On Feb. 28, 15 years have passed since a wave of violence has plunged 20 of Gujarat’s 25 districts. This persisted for several weeks, and in some places for months, while state authorities did little to control it. More than 1,000 people, the vast majority of members of the Muslim minority community died. Tens of thousands of homes and small business establishments – small businesses, wooden carts, autoricks taxi hedges, restaurants and garages – were burned and livestock and life savings looted.
This resulted in the long displacement and persistence of more than 200,000 people. More than half of them were actively warned – because of fear, intimidation and social and economic boycott – of returning home, resulting in their permanent eviction of villages and settlements since birth.
Less noticed, less dramatic, but even more frightening, is what happened in the dozen years that followed. There is the new normality of Gujarat, in which Muslims have learned to live apart, just as the Dalits have been forced to exist for centuries. Many were promoted and held on the “Gujarat model” and subsequent elections were seen as a mandate to nationalize this throughout India. Part of this “Gujarat model” is undoubtedly linked to favoring a business-friendly management of investment in social sectors.
But what is least recognized is that part of the model is the systematic reduction of the country’s religious minorities to second-class citizenship. This is no different from what has been achieved so effectively – and with so little resistance or even an opinion and opinion of the liberal public opinion of the country – as a result of the riots. This second-class Muslim citizenship also extends to Christians, Dalits and tribes in Gujarat.
Campaigns to Ghar Wapsi or (home) converted Christians and Muslims to Hinduism, suggesting that only Hindu faith is “at home” and that people who convert to other religions must be reduced; or against the consumption of beef and the “love of jihad”; and abusive hate speech against Muslims; have generated fear and fear among Indian religious minorities. Especially during several elections in the state, anti-minority hatred is cynical – examples are the comments about the “rose revolution” and the killing of rhinos to receive Muslims from Bangladesh to Assam in 2014 and after loading of discrimination the death of the Hindu Elections ABOVE.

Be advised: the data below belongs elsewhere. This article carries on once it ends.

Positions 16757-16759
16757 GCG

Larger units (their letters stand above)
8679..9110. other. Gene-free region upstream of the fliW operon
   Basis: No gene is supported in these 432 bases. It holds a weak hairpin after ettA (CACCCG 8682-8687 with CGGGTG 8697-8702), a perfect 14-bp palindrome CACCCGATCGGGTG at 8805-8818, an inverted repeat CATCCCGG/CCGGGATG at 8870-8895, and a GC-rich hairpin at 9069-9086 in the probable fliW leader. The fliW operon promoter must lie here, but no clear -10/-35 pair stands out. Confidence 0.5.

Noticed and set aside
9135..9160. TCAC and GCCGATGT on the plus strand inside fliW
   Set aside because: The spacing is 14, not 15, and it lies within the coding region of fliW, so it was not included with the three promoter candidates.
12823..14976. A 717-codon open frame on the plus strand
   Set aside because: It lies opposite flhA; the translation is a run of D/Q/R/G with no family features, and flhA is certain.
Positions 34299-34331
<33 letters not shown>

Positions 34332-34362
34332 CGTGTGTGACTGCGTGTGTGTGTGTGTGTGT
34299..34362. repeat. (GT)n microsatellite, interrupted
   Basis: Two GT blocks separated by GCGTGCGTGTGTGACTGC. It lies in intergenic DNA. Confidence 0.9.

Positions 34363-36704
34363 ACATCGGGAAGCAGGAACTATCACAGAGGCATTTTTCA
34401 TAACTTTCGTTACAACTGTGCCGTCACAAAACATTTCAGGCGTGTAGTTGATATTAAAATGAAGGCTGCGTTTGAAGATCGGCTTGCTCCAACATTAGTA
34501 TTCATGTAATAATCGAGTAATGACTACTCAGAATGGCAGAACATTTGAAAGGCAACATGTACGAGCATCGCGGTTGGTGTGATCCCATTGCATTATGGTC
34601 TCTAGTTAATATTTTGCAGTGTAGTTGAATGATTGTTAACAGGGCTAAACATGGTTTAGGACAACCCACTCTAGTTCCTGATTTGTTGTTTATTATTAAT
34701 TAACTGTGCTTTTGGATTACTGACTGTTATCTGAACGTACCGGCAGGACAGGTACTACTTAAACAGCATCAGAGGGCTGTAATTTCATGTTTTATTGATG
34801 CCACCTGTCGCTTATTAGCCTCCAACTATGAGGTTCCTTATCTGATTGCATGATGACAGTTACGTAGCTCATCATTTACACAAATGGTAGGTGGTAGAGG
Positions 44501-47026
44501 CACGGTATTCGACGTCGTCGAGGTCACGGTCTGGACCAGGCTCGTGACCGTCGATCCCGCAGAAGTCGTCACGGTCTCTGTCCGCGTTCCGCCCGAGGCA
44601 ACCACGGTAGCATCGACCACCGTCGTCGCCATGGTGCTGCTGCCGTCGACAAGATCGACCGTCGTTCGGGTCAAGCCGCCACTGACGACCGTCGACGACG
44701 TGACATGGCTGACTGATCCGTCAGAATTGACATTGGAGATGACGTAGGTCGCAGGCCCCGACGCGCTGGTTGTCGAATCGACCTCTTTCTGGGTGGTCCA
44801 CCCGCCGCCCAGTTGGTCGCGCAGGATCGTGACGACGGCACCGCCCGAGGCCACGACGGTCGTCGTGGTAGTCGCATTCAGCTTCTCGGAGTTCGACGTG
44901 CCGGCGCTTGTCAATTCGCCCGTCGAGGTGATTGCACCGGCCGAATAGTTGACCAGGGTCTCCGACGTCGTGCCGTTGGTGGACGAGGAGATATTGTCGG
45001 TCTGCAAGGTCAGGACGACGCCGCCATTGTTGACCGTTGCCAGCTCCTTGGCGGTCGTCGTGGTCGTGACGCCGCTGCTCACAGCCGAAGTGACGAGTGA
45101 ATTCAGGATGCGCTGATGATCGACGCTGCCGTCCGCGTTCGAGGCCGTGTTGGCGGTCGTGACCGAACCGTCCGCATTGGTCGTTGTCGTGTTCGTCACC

To suggest that this whole objective of minorities remains uncontrolled against the wishes of the government is rather insidious. If his colleagues in the cabinet and party were falling, a public admonition of Prime Minister Narendra Modi and – in the unlikely event that his perseverance with hate speech – the dismissal of senior officials, could easily end all statements and campaigns of hate. university students with turnover with sedition left still rehabilitates the ideological vision of the BJP in which any liberal dissent and the left against the social and economic policy of the government is impitoyenne because the party in power, the government, its leader and the nation converge in a homogeneous whole.
When a young idealist doctoral student – who described himself as a Marxist ambassador – Rohith Vemula at the Central University of Hyderabad, he tried to organize screening of the Protestant film against community violence and debate the death penalty judge at Yakub Memon condemned by the explosions of Bombay of 1993, was called an anti-national by two government ministers. This resulted in his suspension from college and, ultimately, his suicide. When the left UNJN students organized a meeting to question the justice of the death penalty Afzal Guru hanged for his complicity in the attack on the Parliament, they were charged with sedition, for which could be imprisoned life. The elected officials of the BJP have doubled all those who have protested against this action, including senior officials of the left and Congress, as anti-national. Idealist militants fighting human rights abuses in Chhattisgarh were harassed as Maoists.